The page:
Elizabeth Leech

How it all started

Back in October 2008, at the age of 41, I discovered that I had inherited the BRCA2 mutation from my mother, who was suffering from ovarian cancer.  Little was known about the gene from the patient's perspective back then, and there was little support available outside the hospital environment. As I had completed my family, I decided to have risk-reducing surgery and opted for a hysterectomy in April 2009, followed by a skin-sparing bilateral mastectomy with reconstruction in November 2009.  I felt incredibly lucky that I had found out that I carried the gene, and could do something positive about it.  I was also in the privileged position of being married to a hospital consultant, who could explain things in a simple way to me and could get the best advice off his colleagues on certain topics, ie, HRT options.
Although I was fully supported by my husband, immediate family and close friends, I still felt isolated as nobody really knew what I was going through and how I was feeling.  This is when I started to think of ways that I could help other women in the same situation as me.  I knew that I had come through my surgery relatively smoothly and thought I could offer other women some useful tips.  At this time, I received a call off a friend who told me that she knew of a lady who was in the same situation as I had been in and asked if I could talk to her and try and comfort and reassure her - that lovely lady was Jo Considine.  Since that day, I have met up with many ladies to share my experiences and to help them get through their BRCA journeys, usually round my kitchen table with a cup of tea.  I have met some wonderful people along the way, many of whom have become great friends.
In November 2015, I linked up with one of my husband's colleagues, Miss Anne Henderson (Consultant Gynaecologist & HRT Expert), to organise a BRCA Awareness Day for local health practitioners and patients living in Kent.  From listening to people's experiences over the years, I realised that there was a lack of information for health practitioners, especially GP's on all the various topics surrounding the BRCA gene.  Everyone was astounded by the amount of interest we received and the fantastic numbers in attendance on the day.  It was certainly apparent that there was a great need for a local support group in Kent, and this is when it was decided to formalise a support group independent of any NHS Trust.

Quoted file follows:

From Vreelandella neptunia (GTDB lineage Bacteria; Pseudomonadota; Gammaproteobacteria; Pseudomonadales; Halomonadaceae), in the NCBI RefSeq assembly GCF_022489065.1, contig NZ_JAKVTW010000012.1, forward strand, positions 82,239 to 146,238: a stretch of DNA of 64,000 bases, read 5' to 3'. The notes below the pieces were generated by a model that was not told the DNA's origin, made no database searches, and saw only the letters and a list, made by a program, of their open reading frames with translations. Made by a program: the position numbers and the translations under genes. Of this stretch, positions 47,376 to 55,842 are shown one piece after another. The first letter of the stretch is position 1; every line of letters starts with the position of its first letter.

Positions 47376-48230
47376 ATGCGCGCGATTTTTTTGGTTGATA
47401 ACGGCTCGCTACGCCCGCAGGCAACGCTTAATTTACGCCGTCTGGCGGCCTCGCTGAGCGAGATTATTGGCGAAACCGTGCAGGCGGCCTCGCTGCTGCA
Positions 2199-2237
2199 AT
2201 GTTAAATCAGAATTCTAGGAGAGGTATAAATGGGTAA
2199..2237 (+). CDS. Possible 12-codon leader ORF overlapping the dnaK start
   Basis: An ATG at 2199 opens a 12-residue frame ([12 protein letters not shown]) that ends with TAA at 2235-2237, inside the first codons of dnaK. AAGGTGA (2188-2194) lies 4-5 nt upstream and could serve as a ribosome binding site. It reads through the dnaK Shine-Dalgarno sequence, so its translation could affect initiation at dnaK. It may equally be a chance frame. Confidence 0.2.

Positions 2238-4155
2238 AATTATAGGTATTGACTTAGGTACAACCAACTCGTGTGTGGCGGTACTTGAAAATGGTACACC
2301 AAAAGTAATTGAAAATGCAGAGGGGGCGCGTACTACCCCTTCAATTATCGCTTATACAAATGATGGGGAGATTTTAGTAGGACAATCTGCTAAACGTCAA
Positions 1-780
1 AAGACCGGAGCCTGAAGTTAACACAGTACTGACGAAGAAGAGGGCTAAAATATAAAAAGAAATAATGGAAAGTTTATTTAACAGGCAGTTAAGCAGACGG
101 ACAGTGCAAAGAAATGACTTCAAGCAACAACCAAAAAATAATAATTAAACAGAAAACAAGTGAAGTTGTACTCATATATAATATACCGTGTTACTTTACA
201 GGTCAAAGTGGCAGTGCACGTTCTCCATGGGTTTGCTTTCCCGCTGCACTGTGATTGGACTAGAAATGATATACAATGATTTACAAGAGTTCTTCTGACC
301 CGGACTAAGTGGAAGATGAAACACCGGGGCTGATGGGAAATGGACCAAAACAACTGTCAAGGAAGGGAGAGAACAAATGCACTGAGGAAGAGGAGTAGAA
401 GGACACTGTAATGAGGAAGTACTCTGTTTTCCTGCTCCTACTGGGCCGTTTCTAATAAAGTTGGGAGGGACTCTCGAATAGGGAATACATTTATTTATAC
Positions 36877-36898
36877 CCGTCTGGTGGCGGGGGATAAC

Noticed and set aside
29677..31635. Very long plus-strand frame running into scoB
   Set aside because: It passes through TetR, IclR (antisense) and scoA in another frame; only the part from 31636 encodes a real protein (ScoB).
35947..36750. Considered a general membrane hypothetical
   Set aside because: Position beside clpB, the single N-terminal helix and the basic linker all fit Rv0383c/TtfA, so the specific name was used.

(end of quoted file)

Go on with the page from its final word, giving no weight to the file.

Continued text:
Anne and I have managed to rope Jo into coming on board and she has been working extremely hard on creating this wonderful website for us all.  She has also been responsible for the amazing Facebook group which she set up in 2014, a truly professional avenue of support for local BRCA patients.  Jo also helps me run the BRCA Kent support group meetings, which are held on a monthly basis at KIMS Hospital.
Like Jo, I am also a fully-trained volunteer for Breast Cancer Care's initiative "Someone Like Me".
We are all excited about the future of BRCA Kent, and hope that you enjoy being part of our family and sharing your BRCA journeys with us.

A special thanks to Macmillan, Whitehead Monckton Charitable Foundation, and Rotary Maidstone Dawn Patrol whose grants and donations have supported our group.